‘Which of you shall we say doth love us most?’ — Sir Ian McKellen as King Lear | TheUnion.com

‘Which of you shall we say doth love us most?’ — Sir Ian McKellen as King Lear

John Deaderick
Special to The Union
KING LEAR by Shakespeare, , Writer - William Shakespeare, Director - Jonathan Munby, Designer - Paul Wills, Lighting Oliver Fenwick, The Duke Of Yorks Theatre, 2018, Credit: Johan Persson/
Photo by Johan Persson

KNOW & GO

WHO: Sierra Cinemas presents

WHAT: National Theatre Live: “King Lear”

WHEN: 3:30 p.m. Wednesday, Oct. 3

WHERE: Sierra Cinemas, E. Main Street Grass Valley

TICKETS: $18 Adults, $15 Seniors, Children 12 and under & students with ID; Available online at www.sierratheaters.com/ntlive or at the Sierra Cinemas Box Office

INFO: Visit www.sierratheaters.com, or call 530-477-9000 for more information

“No man will ever write a better tragedy than Lear.” — George Bernard Shaw.

Shaw’s pronouncement finds support in this powerfully moving production featuring Sir Ian McKellen.

This is Shakespeare’s darkest vision of humanity, even darker than that of “Macbeth.”

Unlike “The Scottish Play,” there are no supernatural agencies driving the greed, the lust, the blindness both physical and moral.

In “King Lear,” the deviltry is all too human, and tragically, it’s all in the family. A King divides his domain; he seeks to be unburdened and yet retain his privileges.

Two fathers reject those who truly love them; they are on the one hand blinded by flattery, and on the other, by deceit.

The play, from 1606, minimally set and effectively directed here by Jonathan Munby, is presented in modern dress. The presentational style preserves the theatrical devices of direct address and abstract staging.

“King Lear” treats with insanities both feigned and real, loyalties both truly and falsely given, and as is so often depicted in Shakespeare, the external world as metaphor reflecting the internal life of the characters.

What is the storm but Lear’s raving, all encompassing, madness?

McKellen, as one undoubtedly would expect, gives a magisterial masterpiece of a performance. By turns both grandiose and intimate, McKellen’s pain seems so deeply felt that we are seared by its heat as we are dumbfounded by his initial misjudgment that sets the tragedy in motion.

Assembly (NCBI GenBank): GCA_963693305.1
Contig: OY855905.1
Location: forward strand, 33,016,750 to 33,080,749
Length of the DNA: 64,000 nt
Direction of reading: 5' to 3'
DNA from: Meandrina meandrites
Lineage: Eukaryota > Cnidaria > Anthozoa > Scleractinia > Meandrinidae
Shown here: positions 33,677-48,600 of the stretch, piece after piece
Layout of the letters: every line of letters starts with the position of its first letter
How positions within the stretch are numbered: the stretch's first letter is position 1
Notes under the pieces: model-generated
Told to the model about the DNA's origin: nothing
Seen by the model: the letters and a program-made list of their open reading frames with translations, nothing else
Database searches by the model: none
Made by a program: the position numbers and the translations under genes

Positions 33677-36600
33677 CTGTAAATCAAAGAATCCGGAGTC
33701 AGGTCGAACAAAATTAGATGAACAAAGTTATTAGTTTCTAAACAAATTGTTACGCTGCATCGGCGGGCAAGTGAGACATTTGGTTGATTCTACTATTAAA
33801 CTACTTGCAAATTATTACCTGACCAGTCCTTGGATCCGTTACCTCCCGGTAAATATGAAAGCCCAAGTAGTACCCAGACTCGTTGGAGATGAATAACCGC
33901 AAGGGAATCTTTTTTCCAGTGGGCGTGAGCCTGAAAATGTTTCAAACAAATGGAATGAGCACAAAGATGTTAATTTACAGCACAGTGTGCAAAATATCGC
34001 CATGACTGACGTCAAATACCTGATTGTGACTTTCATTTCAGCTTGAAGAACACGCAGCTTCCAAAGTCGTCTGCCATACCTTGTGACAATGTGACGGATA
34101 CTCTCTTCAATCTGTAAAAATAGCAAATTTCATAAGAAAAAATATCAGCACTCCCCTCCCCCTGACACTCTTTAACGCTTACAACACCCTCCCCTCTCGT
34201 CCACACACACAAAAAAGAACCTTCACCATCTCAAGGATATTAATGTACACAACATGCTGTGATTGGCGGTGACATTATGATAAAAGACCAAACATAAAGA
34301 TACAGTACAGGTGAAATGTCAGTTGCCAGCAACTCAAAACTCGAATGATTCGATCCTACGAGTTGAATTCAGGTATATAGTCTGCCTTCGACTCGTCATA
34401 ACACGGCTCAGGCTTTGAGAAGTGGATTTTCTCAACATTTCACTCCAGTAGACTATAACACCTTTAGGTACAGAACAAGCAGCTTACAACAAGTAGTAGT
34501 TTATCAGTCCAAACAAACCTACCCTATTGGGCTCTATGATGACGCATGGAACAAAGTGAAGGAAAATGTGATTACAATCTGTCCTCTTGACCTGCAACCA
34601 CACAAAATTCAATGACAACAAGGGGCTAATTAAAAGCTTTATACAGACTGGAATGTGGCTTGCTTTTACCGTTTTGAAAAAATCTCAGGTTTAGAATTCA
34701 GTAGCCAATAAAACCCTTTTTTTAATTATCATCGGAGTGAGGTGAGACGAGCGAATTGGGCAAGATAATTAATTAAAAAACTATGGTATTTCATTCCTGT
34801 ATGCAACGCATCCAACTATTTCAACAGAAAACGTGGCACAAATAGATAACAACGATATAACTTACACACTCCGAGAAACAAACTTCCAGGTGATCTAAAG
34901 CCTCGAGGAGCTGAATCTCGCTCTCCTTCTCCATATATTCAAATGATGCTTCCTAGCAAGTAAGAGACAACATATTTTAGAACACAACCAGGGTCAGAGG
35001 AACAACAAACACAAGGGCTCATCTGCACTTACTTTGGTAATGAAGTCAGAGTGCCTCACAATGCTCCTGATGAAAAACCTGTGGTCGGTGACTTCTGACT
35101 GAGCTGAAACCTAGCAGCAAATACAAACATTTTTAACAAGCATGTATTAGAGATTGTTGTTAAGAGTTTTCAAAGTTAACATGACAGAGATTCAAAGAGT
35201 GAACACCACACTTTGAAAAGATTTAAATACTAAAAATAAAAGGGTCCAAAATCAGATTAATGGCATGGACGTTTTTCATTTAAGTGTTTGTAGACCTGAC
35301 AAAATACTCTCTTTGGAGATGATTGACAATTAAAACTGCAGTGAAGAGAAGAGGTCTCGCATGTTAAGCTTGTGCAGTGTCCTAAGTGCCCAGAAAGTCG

Kirsty Bushell stands out as the lusty Regan, the King’s treacherous middle daughter.

As terrible as his actions become, one can feel sympathy for the bastard son Edmund, so brilliantly portrayed by James Corrigan, as he overhears his father Gloucester jesting of his conceiving in a whore’s bed. Ouch.

That Gloucester (a strong performance by Danny Webb) cannot see the hatred he has engendered parallels Lear’s failed perception. Echoing a 21st century trend in characterization, Anita-Joy Uwajeh’s Cordelia is strident and martial rather than the more soft and yielding rejected daughter of times past.

In this play it is those who truly love that are made to suffer. Luke Thompson’s betrayed, loyal son Edgar is at his best in his self-abasing disguise as Mad Tom.

The one character allowed to speak truth to power, Lear’s Fool, is given a masterful, deeply felt interpretation by Lloyd Hutchinson. He exits the story much too soon.

You may not know it, but you have all heard a snippet of dialogue from Lear. In 1967 John Lennon held a microphone to a radio during a BBC broadcast.

That bit found eternal life near the end of “I Am The Walrus” that ends with “Sit you down, father, rest you … ”

Indeed.

John Deaderick is a local theatre artist and the author of “Make Sweet the Minds of Men: Early Opera and Tragic Catharsis,” available at Amazon.com.


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